Total Solar Reflectance (Rsol): In the solar spectrum, the percentage of solar energy that is reflected from the glass surface(s). Rsol #1 equals the percentage of reflectance from the front (outward) surface. Rsol #2 equals the percentage of reflectance from the back (inward) surface.
U-Value: This represents the heat flow rate through a window expressed in BTU/hr/ft2/F, using winter weather conditions of 0 degrees F outside and 70 degrees F inside. The smaller the number, the better the window system is at reducing heat loss.
Visible Light Transmission (TVis): The portion of energy in a spectral region from 300 to 700 nanometers. This region includes all of the ultraviolet energy and most of the visible spectrum, and will give the best representation of relative fading rates. The lower the number, the better the glass is for reducing and fading potential of carpets and interior furnishing.
Visible Reflectance (Rvis): In the visible spectrum (380 to 720 nanometers), the percentage of visible light reflected from the glass surface(s). Rvis #1 equals the percentage of visible reflectance from the front (outward) surface. Rvis #2 equals the percentage of visible reflectance from the back (inward) surface.
Weep Hole: Small holes drilled along the bottom edge of a storm sash, combination storm screens or windows with pocket sills to permit moisture condensation or wind-driven rain to drain away from the sill to the outdoors.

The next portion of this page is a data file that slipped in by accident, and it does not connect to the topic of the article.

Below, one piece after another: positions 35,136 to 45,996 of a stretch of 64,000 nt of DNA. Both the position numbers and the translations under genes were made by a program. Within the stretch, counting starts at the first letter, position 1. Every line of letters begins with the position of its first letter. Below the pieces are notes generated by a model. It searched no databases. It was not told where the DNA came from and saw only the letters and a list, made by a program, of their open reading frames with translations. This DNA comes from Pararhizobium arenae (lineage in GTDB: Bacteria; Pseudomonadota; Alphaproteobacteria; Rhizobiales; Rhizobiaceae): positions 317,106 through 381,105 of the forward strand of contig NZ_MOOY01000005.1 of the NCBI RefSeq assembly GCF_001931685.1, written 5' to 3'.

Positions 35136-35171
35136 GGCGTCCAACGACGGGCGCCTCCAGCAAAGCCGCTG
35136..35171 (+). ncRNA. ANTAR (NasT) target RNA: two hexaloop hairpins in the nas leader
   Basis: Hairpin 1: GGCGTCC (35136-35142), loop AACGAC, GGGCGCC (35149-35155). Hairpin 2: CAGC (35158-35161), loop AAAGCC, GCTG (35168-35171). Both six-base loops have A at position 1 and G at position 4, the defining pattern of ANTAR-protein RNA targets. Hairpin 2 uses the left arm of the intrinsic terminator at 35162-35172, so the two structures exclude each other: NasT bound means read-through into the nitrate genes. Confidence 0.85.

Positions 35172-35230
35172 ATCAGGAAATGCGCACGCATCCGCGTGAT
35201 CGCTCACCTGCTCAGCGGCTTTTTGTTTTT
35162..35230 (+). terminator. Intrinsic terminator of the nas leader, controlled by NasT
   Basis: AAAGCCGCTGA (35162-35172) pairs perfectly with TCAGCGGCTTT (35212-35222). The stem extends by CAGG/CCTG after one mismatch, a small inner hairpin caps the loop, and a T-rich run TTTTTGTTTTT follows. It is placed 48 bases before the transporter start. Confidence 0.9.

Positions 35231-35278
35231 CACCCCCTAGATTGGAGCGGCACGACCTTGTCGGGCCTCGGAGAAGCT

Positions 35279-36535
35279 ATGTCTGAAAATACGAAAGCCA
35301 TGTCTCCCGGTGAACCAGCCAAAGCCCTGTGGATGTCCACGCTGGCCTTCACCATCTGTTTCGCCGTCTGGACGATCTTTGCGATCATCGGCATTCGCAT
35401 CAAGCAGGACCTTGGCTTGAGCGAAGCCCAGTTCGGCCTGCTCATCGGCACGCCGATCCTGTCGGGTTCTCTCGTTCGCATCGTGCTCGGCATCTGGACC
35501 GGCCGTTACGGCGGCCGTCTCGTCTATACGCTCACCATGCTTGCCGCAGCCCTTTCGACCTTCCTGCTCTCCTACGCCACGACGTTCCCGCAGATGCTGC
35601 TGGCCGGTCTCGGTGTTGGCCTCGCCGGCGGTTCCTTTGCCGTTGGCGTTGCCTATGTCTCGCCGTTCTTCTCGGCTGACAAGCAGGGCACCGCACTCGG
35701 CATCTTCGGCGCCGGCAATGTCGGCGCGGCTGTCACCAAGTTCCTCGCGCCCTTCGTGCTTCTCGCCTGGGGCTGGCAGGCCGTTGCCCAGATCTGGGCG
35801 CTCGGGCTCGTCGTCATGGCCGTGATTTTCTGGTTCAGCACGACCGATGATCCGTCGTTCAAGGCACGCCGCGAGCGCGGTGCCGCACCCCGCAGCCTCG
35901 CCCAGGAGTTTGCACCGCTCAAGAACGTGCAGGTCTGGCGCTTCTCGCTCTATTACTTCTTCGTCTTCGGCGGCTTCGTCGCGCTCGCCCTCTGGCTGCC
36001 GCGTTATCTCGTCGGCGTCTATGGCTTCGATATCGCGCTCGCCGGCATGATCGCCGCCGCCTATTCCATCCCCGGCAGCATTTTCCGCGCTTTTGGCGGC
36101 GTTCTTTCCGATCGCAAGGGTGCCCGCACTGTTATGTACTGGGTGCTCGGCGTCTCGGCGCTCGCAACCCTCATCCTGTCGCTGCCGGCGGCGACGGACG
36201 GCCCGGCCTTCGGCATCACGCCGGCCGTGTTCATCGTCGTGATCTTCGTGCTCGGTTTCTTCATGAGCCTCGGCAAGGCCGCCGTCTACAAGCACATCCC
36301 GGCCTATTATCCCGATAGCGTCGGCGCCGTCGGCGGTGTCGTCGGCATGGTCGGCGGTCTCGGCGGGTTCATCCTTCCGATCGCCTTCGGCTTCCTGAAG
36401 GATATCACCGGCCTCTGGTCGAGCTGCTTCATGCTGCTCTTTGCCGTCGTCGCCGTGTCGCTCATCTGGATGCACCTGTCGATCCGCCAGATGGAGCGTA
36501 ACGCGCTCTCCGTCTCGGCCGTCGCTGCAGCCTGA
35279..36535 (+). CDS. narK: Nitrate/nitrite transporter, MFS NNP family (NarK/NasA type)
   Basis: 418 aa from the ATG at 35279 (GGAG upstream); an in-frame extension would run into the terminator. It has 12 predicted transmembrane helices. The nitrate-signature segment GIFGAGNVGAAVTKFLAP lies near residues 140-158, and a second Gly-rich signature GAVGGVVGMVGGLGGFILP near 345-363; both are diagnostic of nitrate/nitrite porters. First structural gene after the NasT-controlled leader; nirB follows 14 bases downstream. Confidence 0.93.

Tips for Your New Windshield
- Do not slam the door with all the windows closed. Please leave a window down ½” for the first 24 hours.
- Do not wash your car or put your car through an automatic car wash for 24 hours.
- Replace the present windshield wipers if they show signs of wear.
- Avoid abrasive cleaners.
- Avoid the use of glass cleaners that contain ammonia or alcohol the first 48 hours following installation.
- Special tape may have been used to secure your windshield molding while the adhesive cures. Remove this tape 24 hours following installation.
- Limit your driving for the first 24 hours and we recommend that you do no freeway driving for the first 4 hours.
Caring for the Windows in Your Home
Every 6 months or more:
- Check for condensation
- Check for mold
- Security, hinges, and operation.
- Clean frame surfaces
- Clear patio door and window tracks of dirt and debris
Once a year (before rainy season):
- Clean frame surfaces
- Clean sill track and weep holes
- Check for sealed joints
- Check for properly operating hardware
- Check for roller operation (patio doors and windows)
- Clear tracks of debris
- Use a silicone spray to lubricate any rollers if needed
- Adjust rollers to align lock and striker plate
- Check weather strip
- Clear tracks of debris
Do’s and Don’ts
- Do clean the frame surfaces
- Don’t use a razor blade, putty knife, or abrasive pad
- Do use a glass cleaner or mild detergent
- Don’t use any petroleum based cleaners or solvents
- Do clean tracks and weep holes
- Don’t use oil-based lubricants or damage weep hole covers and baffles
- Do check weather strip and hardware
- Don’t live with poor performing components-replace them